Risky Business

FearAs I am counseling students intent on launching their own businesses, it’s interesting when I watch them develop their idea into a viable business venture, only to then learn they never took it to the next level and didn’t actually lunch the business. My research into why is generally anecdotal, but in many cases I have been able to isolate the reason: fear.

Fear is a powerful motivator. In the case of would-be entrepreneurs, fear may often be what separates the thinkers from the doers, the perpetual planners from the executors, the “would-be” from the true entrepreneurs. So why is that? My experience tells me that it is a combination of the fear of the unknown and the fact that actually taking that final step to launch a business carries a certain level of risk. In fact, by their very definition, entrepreneurs are risk takers.

In working with students and entrepreneurs, I have seen that fear comes primarily from a lack of knowledge, or at least a perceived lack of knowledge. Of course, as an educator my job is to ensure that our students acquire the business literacy necessary to develop and execute their business plan. But as the old saying goes: “It’s not the plan that’s important – it’s the planning.” The process of taking the time to think about all of the many things that go into launching a new business venture – it can be a bit overwhelming. But with information and knowledge comes confidence.

My tips for launching a successful business?

1. Start with the right business model. Entrepreneurs who think they can simply market their idea to the masses are doing it all wrong. Stop and take the time to find out what your customers want. Then give it to them. Duh!
2. Acquire the business literacy you will need to start a business. That can come from formal training in school or mentorship, but make sure that you have the tools and training you will need.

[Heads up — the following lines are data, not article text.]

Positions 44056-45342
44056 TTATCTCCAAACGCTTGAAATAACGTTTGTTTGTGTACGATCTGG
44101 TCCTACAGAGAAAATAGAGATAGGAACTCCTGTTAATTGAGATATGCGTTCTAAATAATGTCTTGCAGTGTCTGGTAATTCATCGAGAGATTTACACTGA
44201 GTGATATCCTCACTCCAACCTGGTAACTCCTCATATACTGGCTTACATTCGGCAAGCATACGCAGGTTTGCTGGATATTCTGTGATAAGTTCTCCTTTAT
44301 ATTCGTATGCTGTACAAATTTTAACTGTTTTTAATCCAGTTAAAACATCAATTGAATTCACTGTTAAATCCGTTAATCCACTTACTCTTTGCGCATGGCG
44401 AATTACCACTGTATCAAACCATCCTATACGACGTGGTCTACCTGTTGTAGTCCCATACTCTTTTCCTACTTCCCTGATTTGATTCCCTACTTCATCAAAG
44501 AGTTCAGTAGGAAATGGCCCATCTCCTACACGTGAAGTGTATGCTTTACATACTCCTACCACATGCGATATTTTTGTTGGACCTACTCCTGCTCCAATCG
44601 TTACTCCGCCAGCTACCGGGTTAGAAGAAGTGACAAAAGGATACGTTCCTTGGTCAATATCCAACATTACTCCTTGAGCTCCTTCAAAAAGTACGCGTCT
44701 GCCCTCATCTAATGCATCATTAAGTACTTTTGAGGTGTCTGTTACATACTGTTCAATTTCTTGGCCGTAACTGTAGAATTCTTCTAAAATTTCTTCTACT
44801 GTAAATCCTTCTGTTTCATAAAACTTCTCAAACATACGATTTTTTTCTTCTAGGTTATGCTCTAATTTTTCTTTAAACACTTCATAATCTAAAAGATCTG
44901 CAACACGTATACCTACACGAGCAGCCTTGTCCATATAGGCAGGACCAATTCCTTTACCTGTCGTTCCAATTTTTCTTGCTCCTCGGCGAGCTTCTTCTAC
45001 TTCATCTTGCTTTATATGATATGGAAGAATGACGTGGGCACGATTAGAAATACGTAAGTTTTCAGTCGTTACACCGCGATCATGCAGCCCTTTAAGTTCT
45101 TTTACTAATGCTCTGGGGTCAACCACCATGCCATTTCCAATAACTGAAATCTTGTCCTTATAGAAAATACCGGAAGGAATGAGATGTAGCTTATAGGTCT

3. Don’t quit your day job! If it’s at all possible, ease into your business while you are still earning a paycheck. Once your business gains traction, then it’s time to cut the cord.
4. Start on a shoestring. Most businesses these days are not launched with funding from venture capitalists or even angel investors. They are launched by entrepreneurs who have cobbled together all the money they can and who have tapped friends and family for just enough money to get started. Once things are up and running and you can prove that your model is successful, then it’s time to look for the additional funding you may need to grow your business.
5. When you are ready, go for it! Take a risk. Chase your dream. Don’t let fear hold you back.

And one other thing… when you’re wildly successful, email me, would you? Don’t forget all of us little people that helped you make it to the top.

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One Response to Risky Business

  1. Ali Rey says:

    Hello Ron. I was one of your students about 2 years ago. I believe I was in the last finance class that you taught before you moved into the position over the Entertainment Business department. I’m earning my doctorate and I’m in a corporate finance course and I thought about the many things I learned from you, especially about investing. This weeks discussion in my current course is about how investors’ involvement in the organization shifts as the business grows. It made me think about my class with you. Loved this post, Thank you for these tips! It’s true that many of my peers have not actually went on to start the business we created on paper. However, me and another friend who graduated from the EBMS program are still working hard to get ours off the ground. He doing what he can with the studio he put together in his apartment and is gaining more and more clients. I tweak my business plan you all helped me to create with all of the business principles I am learning. Thanks! And God Bless!

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